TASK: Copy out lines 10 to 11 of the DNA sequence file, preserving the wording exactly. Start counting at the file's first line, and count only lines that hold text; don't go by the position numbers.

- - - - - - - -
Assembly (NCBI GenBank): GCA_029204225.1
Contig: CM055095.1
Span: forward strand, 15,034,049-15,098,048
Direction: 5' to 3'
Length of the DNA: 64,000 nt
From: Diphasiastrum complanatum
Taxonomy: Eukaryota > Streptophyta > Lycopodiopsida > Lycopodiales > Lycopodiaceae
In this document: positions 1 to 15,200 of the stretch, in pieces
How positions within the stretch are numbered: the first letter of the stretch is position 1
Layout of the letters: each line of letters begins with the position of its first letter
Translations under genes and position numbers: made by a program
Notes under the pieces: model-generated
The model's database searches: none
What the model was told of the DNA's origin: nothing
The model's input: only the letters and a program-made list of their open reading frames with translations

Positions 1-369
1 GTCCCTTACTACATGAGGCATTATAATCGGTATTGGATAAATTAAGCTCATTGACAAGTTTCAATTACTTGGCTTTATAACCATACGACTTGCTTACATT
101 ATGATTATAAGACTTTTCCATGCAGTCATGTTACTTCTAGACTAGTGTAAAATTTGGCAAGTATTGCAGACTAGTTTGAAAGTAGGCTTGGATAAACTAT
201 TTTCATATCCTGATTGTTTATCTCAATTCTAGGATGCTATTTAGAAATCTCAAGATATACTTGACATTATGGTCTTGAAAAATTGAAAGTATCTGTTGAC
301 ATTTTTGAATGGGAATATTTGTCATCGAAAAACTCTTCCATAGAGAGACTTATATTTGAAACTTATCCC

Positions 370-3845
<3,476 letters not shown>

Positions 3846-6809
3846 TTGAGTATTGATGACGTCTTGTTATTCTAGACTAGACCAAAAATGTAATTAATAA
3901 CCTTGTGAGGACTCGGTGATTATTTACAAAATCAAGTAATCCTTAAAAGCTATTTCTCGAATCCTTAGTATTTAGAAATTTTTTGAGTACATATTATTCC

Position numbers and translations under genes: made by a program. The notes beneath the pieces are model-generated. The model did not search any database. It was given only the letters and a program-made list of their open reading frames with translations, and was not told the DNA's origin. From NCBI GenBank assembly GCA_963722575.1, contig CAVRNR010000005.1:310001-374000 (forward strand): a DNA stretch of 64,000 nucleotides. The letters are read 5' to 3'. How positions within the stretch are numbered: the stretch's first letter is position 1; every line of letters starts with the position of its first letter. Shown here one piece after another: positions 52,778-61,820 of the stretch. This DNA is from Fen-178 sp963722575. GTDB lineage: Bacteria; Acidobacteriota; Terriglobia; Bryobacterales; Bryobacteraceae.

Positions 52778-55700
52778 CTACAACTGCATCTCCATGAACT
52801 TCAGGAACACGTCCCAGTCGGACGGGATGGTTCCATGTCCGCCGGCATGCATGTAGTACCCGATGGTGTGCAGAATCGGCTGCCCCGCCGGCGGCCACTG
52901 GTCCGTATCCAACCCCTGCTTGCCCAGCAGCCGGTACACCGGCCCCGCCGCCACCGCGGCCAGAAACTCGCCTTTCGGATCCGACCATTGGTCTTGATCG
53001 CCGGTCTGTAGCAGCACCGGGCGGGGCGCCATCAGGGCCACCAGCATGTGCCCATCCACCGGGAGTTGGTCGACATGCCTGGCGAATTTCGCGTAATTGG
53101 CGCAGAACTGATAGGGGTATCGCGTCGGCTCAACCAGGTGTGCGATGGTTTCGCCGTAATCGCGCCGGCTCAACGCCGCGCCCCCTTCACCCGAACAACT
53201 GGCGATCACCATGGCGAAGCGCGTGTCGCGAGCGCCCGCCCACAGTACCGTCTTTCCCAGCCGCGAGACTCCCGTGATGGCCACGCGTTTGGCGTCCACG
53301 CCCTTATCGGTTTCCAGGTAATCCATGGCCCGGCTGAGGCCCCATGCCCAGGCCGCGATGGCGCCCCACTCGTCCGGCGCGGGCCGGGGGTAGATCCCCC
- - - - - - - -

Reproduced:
Layout of the letters: each line of letters begins with the position of its first letter
Translations under genes and position numbers: made by a program